Nyambi Nyambi's Drawings Take Center Stage On The Good Fight

The actor, who plays Jay Dipersia on the CBS All Access legal drama, shows off his work in the Season 2 penultimate episode, "Day 485."
Posted on May 21, 2018 | 04:00pm
It's no secret that The Good Fight cast is multitalented: Audra McDonald (Liz Reddick-Lawrence) is a Tony-award winning Broadway superstar; Cush Jumbo (Lucca Quinn) is a playwright; and Nyambi Nyambi, who plays Investigator Jay Dipersia, is a super-talented artist.

Nyambi's work takes center stage in the latest episode of The Good Fight, "Day 485," when, after being pulled over for a routine traffic violation, Jay learns that he is not a true American citizen and must fight to stay in the country—or be deported back to his native Nigeria.

In the episode, his investigative counterpart, Marissa Gold (Sarah Steele) suggests submitting Jay's artwork for consideration under the Einstein Visa, which is reserved for people who are highly acclaimed in their field.

Much of the artwork used in the episode is actually Nyambi's, including sketches of a lion, Nyambi's father, a collage of hands, and Jay's colleagues Lucca Quinn, Diane Lockhart (Christine Baranski), Julius Cain (Michael Boatman), and Adrian Boseman (Delroy Lindo).

Below, Nyambi expands on how his artwork came to be featured in the episode, who and what inspires him as an artist, and his idea for a The Good Fight-Star Trek: Discovery crossover comic.

STREAM: Episodes Of The Good Fight Exclusively On CBS All Access

When did you first discover your love of drawing?

Nyambi Nyambi: As a kid I had always been drawing as a hobby, gifting [drawings] away as a thank you to the people I cared about. I recently rediscovered my love of drawing from the comic-book artists I've befriended over the years who instilled confidence in me to push my art beyond what I thought possible.

What comics did you read as a kid, and which ones do you gravitate towards as an adult?

Nyambi: The comics I grew up reading as a kid were comic strips in newspapers and magazines: Blondie, Calvin & Hobbes, The Far Side, The Amazing Spider-Man, Peanuts, Garfield, Dennis The Menace, Hi & Lois, Boondocks, etc.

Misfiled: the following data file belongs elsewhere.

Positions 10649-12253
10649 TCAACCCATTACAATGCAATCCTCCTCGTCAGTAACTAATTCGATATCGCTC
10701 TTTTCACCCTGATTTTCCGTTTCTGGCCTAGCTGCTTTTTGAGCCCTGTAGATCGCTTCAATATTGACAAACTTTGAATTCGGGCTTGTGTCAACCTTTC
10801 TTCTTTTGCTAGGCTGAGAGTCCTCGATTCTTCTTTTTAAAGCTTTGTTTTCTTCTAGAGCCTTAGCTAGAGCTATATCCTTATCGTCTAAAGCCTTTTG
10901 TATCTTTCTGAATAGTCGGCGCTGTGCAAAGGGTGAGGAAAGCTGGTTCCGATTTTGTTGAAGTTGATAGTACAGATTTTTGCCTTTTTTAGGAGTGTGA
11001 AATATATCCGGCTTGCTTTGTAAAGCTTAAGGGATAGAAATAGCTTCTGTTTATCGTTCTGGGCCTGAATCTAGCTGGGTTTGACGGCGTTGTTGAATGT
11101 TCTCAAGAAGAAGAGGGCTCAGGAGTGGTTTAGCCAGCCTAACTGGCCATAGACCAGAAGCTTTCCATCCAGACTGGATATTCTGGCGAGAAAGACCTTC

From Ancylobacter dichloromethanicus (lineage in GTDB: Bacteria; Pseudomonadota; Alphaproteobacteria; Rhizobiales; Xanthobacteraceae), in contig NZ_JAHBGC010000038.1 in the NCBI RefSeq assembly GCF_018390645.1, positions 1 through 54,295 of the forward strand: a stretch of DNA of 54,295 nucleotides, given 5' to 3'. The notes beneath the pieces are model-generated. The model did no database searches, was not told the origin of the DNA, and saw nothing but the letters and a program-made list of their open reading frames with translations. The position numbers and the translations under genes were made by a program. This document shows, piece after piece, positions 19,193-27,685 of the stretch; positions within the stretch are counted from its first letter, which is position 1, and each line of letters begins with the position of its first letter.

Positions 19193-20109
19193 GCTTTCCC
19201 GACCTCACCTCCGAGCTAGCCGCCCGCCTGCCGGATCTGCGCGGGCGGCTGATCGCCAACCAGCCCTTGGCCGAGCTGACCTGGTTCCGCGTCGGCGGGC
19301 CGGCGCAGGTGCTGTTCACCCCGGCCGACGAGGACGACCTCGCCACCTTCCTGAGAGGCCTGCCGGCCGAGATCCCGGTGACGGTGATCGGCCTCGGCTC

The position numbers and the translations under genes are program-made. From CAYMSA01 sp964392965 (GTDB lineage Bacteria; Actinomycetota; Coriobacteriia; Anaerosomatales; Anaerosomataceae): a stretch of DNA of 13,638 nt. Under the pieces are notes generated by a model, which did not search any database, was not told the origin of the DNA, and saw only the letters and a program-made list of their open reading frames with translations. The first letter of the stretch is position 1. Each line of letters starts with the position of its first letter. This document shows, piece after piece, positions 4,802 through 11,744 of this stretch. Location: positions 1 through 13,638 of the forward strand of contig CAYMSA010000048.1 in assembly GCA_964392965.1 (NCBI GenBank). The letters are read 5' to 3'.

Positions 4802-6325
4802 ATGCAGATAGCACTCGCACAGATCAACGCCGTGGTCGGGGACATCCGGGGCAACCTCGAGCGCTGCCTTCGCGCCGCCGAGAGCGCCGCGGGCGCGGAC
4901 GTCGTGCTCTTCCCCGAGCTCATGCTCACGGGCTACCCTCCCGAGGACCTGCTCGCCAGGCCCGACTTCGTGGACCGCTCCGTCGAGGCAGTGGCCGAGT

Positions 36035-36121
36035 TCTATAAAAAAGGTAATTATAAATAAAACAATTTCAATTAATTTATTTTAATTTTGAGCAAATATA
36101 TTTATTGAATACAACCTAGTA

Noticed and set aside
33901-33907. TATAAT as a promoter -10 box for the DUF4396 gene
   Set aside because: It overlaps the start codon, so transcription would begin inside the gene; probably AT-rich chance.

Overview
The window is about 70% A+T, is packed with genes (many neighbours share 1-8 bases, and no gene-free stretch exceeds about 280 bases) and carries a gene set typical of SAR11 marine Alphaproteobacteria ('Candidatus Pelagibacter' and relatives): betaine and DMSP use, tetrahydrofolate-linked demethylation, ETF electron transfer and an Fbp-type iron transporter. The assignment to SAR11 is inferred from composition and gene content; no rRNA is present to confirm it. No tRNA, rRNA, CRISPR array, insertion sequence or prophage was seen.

I didn't start reading comic books or graphic novels until I was in college when I discovered the existence of the local comic-book store, and that Wednesday was the ultimate day in comics. My favorite comics starting out were Frank Miller's Batman: Year One & The Dark Knight Strikes Again. Since then I've been devouring comics books and graphic novels to no end.

My favorite comics to read now are Brian K. Vaughan & Fiona Staples' Saga, Kelly Sue Deconnick and Val De Landro's Bitch Planet; I still read The Walking Dead, anything Teenage Mutant Ninja Turtles or Masters of the Universe, the work of Jeff Lemire, David F. Walker, etc.

I especially love indie comics and, even more so, I love recommendations.

How did the conversation start with displaying your art in The Good Fight?

Nyambi: I met with the writers so that we could all get to know one another and it came up that I draw. I showed them a drawing I did of Steve Jobs for a class and a series of hands I was drawing for an assignment.

So when it came time for this episode, they asked me for my portfolio. I told them, "Oops, I usually give my stuff away, but anything you need I'll draw it." So for several weeks I was drawing every day, feeling what it was to be a comic-book artist, which was exhausting but so much fun that a comic-book idea sprang from it. Perhaps a TGF comic? Or perhaps a crossover comic with Star Trek: Discovery? Hmmm.

Where do you find inspiration for your drawings?

Nyambi: My inspiration comes from the connection I feel with the subject, finding the narrative that best captures the story that moved me to take ink to paper. My most recent influences as an artist have been Brian Stelfreeze, Shawn Martinbrough, Sanford Greene, Chris Visions, Darick Robertson, Jason Shawn Alexander, Kim Jung Gi, Dan Fraga, Neal Adams, and Cat Staggs. The advice they have given me has been invaluable.

On your personal website, you write that you're on the Board of Almasi Collaborative Arts Theater Group in Zimbabwae with American artists and Zimbabwean writers, a Bridge Program cultivating arts in Zimbabwe. How did you get involved with this organization, and how does your drawing play a role in the work you do with them?

Nyambi: The drawing is separate from the group.

One of my closest friends, Danai Gurira, started Almasi with the dream of developing the African voice through acting and writing. [It's] a dream I share. So, it was a no-brainer that I play a part in seeing Danai's vision through to a reality we could be proud of. I've learned so much from the artists we've mentored and as they continue to grow and push the boundaries of art, they challenge us all to do the same.

To see more of Nyambi's drawings, watch The Good Fight Season 2 episode "Day 485," exclusively on CBS All Access.

Watch the Season 2 Finale of The Good Fight on Sunday, May 27, exclusively on CBS All Access.